The third smokescreen is nefesh, which means soul and is a word shared by the animating force of every creature. However, the human being is a composite of a G‑dly soul as well as an animating soul. The Animal Soul, which gives us life, is also responsible for all of our physical desires and frailties. When we fail morally we often hear the refrain, “I’m only human.” In truth, a human being’s animating soul is not his or her true essence. It is the G‑dly soul, which desires a relationship with G‑d, which is the true source of life and the true identity of the person. To say, “I’m only human,” without the smokescreen of the Animal Soul is to say, “I have a G‑dly soul, which can exercise control over our Animal nature.”

However, because we only see the effects of the animating soul it obscures the existence and expression of the G‑dly soul.

The Challenge of Humanity

One of the challenges of humanity is to open our eyes to see beneath the surface of an object, experience (or time) or person. One with a perceptive eye will see the beauty and sanctity of everything and realize that these qualities stem from G‑d, and ought to be harnessed for a higher G‑dly purpose.

We can now appreciate the Torah’s identifying the cause of the creation of the Golden Calf as an abundance of gold. Contrary to the perception that gold was enticing to the people, the abundance of gold actually diminished its value to them. Due to its profusion, they failed to see gold’s intrinsic value and saw only its extrinsic value. Seeing only the exterior of an object, situation or person separates that entity from its G‑dly source and sets it up as an independent existence—this is the essence of idolatry.

If they had not possessed gold in such great abundance they might have reflected on its inner value. They would then have concluded that it must have been created for a G‑dly objective, such as the creation of a Sanctuary for G‑d. The devaluing of gold engendered an attitude of detaching it from G‑d, which allowed the people to degenerate into idolatry, which denied our connection to Him and solidified our glorification of the material world.

Messianic Age: Opens our Eyes

This phenomenon of not seeing the intrinsic value of things is one of the defining characteristics of Galus-exile and being able to see beneath the surface of everything is one of the defining aspects of the Messianic Age.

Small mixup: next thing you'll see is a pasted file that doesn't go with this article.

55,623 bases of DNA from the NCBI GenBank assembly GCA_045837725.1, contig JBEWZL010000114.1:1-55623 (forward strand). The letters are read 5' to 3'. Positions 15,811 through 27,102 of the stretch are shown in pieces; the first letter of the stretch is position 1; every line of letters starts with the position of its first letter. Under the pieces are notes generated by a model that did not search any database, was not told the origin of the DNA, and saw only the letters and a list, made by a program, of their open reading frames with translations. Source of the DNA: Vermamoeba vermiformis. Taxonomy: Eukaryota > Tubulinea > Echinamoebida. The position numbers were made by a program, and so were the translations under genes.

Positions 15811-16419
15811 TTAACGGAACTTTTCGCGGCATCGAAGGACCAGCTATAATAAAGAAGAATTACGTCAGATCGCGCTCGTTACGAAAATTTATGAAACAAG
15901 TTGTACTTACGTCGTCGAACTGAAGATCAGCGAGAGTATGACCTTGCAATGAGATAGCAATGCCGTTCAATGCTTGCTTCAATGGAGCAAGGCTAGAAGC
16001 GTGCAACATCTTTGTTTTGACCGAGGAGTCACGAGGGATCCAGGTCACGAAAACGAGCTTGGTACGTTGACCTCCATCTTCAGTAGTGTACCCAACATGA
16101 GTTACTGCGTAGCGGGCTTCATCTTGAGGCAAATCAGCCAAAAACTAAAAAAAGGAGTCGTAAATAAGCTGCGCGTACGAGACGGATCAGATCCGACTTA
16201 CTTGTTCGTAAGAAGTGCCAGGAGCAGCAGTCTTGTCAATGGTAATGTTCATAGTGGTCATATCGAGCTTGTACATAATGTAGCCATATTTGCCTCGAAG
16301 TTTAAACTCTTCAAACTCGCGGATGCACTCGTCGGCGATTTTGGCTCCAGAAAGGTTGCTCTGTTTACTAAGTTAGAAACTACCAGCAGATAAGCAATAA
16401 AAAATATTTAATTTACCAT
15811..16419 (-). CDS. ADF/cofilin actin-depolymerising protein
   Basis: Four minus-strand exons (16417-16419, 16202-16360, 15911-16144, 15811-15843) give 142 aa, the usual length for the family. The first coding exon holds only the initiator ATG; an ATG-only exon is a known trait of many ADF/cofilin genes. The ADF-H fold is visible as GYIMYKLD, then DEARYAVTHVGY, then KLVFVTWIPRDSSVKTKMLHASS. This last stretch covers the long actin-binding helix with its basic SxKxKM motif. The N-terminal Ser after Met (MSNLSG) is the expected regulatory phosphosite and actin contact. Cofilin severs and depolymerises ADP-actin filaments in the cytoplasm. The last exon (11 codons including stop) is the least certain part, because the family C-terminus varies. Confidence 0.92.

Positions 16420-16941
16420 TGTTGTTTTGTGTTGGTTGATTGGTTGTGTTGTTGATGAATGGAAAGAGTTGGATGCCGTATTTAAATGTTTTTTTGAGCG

“In that time,” Maimonides writes at the very end of his work, Yad Hachazakah, “… all the delicacies will be as abundant as dust, and the preoccupation of the world will be knowing G‑d exclusively…”

The fact that all the delicacies will be so abundant means that we will no longer be enamored by the exterior of all that we possess but by its internal and intrinsic value. Since the world will be filled with the knowledge of G‑d we will be exposed to the real value of gold and every other element of our mundane existence.

We can now answer the four questions we raised at the beginning of this essay:

The Answers

First, why is this the only sin where Moses alluded to its cause rather than the transgression’s location?

The answer is that the location was not responsible. On the contrary, they were situated at the foot of Mount Sinai, and empowered by G‑d to see through the smokescreen. That location was certainly not the reason they constructed the Golden Calf. Rather it was the proliferation of gold and uncoupling of the exterior from its Divine essence that was the cause of their rebellion.

Second, why is G‑d implicating the gold as the cause of their sin?

In truth, it’s not the gold itself, it is the sense that our physical world is detached from its G‑dly source, which empowers us to create our own leader, even if it is a Golden Calf.

Third, why did G‑d give the people an abundance of gold if He knew it would lead them to idol worship? Why did they need all that gold?

The proliferation of gold was intended to help them overcome the challenge of seeing only the exterior of things. Instead, G‑d challenged them to see the true spiritual value of gold so they would use it to create the Mishkan, the Sanctuary in the desert.

Fourth, why is the allusion to the sin of the Golden Calf placed at the end of the hints of rebuke?

It may be suggested that the order of the sins relates to the time when that particular sin will be corrected. The very last vice that we will be rid of is the devaluing of everything around us. That will happen, as Maimonides suggests, in the more advanced stages of the Messianic Era, when the entire world will be filled with the knowledge of G‑d. Meanwhile, we prepare for such time by endeavoring to “open our eyes” to see beneath the surface and thereby connect everything to its Source.

Moshiach Matters:

Our Sages relate the holiday of Purim with the Jews' maintaining in actual deed the Torah which they accepted at Mount Sinai. On a basic level, each person should realize that no matter how complete his service was until now, he must make an increase. This will lead to the ultimate elevation of the Jewish people. Haman and his entire household will be obliterated; the remembrance of Amalek will wiped out entirely and all the seventy nations will assist in the ingathering of the exiles of the Jewish people who will proceed to the Third Holy Temple.